Choi Hong Hi

General Choi Hong-Hi was born in 1918 in Hwa Dae Ri, Ham Kyung Buk Do, during the occupation of Korea by Imperial Japan. He was introduced to basic Taek Kyon techniques as a teenager while studying Calligraphy for health and confidence. Expelled from a Japanese-controlled school for participating in protests, he later earned a II Dan Black Belt in Shotokan Karate in Japan. Forced into military service by the Japanese during World War II, Choi became involved in a plot to overthrow the colonial government. Despite being jailed for his involvement, he continued to train in Karate and even instructed prison guards. The success of the resistance movement was aided by the ability to move between China and the Soviet Union in the northeast region of Korea. Choi's strong independence, sense of justice, and anti-Japanese sentiment shaped his actions and decisions throughout his life. His dedication to martial arts and resistance against the occupation were evident even in the face of adversity. General Choi's story is a testament to his perseverance and determination in the face of oppression.

 After being released from captivity in Pyongyang at the end of WWII, General Choi became instrumental in setting up the South Korean government and advocating for democratic control. As a 2nd Lieutenant, he began teaching Karate under the Tang Su Do label to his soldiers, eventually recruiting other instructors to teach in the army. When forming the 29th Infantry Division on JeJu Island, General Choi had members of the Chung Do Kwan assigned to teach martial arts to the soldiers, leading to the division being named the "Fist Division" in honor of the martial fighting spirit instilled in them. A monument on JeJu Island commemorates the historic inauguration of the division and General Choi's commitment to martial arts.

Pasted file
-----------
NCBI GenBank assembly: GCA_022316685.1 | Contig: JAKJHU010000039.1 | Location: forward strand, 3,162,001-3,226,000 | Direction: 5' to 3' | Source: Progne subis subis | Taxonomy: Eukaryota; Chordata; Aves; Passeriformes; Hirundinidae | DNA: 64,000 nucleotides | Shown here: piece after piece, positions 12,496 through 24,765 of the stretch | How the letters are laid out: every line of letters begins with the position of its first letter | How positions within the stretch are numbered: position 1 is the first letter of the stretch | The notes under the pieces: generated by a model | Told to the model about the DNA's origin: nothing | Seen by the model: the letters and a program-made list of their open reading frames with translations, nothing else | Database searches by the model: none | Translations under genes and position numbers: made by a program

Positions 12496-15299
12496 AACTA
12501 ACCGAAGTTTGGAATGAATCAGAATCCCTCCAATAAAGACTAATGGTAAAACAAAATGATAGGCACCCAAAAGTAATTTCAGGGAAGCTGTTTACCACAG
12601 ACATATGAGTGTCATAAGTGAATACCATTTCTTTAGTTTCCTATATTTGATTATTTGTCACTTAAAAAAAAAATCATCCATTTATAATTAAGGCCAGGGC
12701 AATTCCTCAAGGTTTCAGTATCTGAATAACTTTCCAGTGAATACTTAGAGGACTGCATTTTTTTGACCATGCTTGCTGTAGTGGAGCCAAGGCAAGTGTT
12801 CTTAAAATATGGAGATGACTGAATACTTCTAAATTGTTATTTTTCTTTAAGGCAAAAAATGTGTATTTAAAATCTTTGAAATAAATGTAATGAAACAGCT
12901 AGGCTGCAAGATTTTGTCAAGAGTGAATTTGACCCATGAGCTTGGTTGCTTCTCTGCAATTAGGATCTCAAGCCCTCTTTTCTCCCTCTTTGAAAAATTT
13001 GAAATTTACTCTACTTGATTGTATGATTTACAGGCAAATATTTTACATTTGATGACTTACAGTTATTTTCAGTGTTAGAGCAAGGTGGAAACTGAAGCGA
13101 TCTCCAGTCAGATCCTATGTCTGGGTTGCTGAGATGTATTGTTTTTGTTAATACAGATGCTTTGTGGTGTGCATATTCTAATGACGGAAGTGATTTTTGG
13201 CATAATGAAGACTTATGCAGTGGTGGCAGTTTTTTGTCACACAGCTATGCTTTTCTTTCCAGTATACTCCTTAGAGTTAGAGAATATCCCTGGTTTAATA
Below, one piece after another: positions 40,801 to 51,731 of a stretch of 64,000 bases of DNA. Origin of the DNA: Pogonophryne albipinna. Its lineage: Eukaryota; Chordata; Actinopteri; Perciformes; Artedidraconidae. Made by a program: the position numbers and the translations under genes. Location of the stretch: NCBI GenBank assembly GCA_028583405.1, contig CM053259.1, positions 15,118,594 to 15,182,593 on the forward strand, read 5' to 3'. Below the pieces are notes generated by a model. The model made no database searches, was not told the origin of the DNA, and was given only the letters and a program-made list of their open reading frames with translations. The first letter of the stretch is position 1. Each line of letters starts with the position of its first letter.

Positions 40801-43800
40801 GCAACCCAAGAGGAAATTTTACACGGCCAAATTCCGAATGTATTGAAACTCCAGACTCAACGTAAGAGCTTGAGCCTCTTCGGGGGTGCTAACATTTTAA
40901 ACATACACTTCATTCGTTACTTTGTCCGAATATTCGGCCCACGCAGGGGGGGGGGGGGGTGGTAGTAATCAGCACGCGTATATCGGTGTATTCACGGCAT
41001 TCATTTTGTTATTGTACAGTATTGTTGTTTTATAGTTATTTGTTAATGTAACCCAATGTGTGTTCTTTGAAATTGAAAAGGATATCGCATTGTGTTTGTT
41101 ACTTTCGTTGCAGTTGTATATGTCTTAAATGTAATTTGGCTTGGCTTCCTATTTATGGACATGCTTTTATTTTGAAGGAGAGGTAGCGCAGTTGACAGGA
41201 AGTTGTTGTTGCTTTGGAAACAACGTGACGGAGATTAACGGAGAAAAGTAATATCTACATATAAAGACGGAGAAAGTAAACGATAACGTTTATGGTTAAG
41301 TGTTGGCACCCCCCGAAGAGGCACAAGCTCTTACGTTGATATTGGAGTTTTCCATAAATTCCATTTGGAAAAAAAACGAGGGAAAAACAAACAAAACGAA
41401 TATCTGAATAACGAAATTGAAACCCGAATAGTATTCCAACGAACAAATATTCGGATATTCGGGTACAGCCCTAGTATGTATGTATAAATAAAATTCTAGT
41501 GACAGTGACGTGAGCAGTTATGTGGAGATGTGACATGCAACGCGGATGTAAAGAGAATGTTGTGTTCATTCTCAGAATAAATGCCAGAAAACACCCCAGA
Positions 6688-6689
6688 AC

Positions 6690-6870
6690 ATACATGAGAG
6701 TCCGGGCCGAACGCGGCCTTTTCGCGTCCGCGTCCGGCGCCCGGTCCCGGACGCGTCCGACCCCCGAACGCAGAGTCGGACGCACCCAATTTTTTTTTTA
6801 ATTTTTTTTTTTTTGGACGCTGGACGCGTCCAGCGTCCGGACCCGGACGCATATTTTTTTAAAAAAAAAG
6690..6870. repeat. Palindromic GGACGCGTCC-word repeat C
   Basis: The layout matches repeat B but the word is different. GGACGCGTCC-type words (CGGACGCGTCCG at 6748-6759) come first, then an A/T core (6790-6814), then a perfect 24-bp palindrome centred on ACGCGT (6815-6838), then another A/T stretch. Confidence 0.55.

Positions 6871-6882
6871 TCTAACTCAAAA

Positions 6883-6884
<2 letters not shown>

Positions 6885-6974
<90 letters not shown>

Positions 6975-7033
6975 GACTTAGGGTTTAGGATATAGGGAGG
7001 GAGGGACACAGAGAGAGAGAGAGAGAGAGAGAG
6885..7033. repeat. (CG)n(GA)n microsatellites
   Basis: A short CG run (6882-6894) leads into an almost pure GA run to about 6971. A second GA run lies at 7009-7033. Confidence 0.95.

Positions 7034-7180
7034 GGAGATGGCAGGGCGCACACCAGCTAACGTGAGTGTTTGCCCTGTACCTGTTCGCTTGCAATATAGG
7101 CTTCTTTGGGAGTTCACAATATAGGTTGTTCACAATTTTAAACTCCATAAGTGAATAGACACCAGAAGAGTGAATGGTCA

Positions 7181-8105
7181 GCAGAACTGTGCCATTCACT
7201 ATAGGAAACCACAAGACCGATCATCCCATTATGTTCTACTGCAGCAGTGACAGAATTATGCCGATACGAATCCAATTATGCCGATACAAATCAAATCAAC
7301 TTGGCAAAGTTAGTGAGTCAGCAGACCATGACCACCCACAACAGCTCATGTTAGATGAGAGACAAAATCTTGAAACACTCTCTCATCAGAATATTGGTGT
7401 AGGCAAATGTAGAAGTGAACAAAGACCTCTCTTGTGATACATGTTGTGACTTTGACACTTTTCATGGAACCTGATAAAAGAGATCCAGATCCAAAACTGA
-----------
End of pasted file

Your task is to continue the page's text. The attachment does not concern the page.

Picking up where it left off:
After a successful martial arts demonstration for President Dr. Seung-Man Rhee, the President suggested that this martial art should be taught to all troops. General Choi recognized the need to find a new name that reflected the use of legs for kicking, and in 1954, he conceived the term Tae Kwon Do. Through his knowledge of Chinese characters and language, he created a name that emphasized the physical aspects of their martial art. General Choi directed his instructors to have soldiers shout TAE KWON when saluting, helping to popularize the new name. This tradition continues to be practiced by millions of students in the International Taekwon-Do Federation.

 General Choi's efforts to unify the civilian Martial Art Kwans led to the creation of the Taekwon-Do Association of Korea in 1957, where he served as Vice President. He also served as the honorary Kwan Jang Nim of the Chung Do Kwan, an influential Kwan in Korea. In 1959, he led the first Taekwon-Do Demonstration Team abroad and established the first Korean Taekwon-Do Association, serving as its initial President. That same year, he authored the first book on Taekwon-Do, documenting the first five Korean Patterns he created.

Over the years, General Choi authored several books on Taekwon-Do, including the renowned "bible of Taekwon-Do" in 1972 and the 15 Volume Encyclopedia of Taekwon-Do in 1983. He received multiple accolades and honors for his global work on Taekwon-Do, including three Doctorate Degrees. General Choi continued to promote Taekwon-Do worldwide, moving the ITF Headquarters to Toronto, Canada, and later to Vienna, Austria.

General Choi's vision of spreading Taekwon-Do regardless of political ideology or boundaries came to fruition as the ITF expanded globally. His dedication to developing Taekwon-Do as a modern martial art based on traditional values and philosophy made a lasting impact. General Choi passed away on June 15, 2002, in Pyongyang, marking the end of a life dedicated to the advancement of Taekwon-Do.